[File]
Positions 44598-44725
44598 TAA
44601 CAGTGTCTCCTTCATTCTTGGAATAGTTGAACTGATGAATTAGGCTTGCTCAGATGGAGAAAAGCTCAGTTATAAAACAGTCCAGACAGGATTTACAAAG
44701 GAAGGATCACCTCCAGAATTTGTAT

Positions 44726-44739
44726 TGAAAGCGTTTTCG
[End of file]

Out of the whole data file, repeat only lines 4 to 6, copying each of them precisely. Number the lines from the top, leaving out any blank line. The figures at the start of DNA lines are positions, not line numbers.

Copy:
44701 GAAGGATCACCTCCAGAATTTGTAT

Positions 44726-44739
44726 TGAAAGCGTTTTCG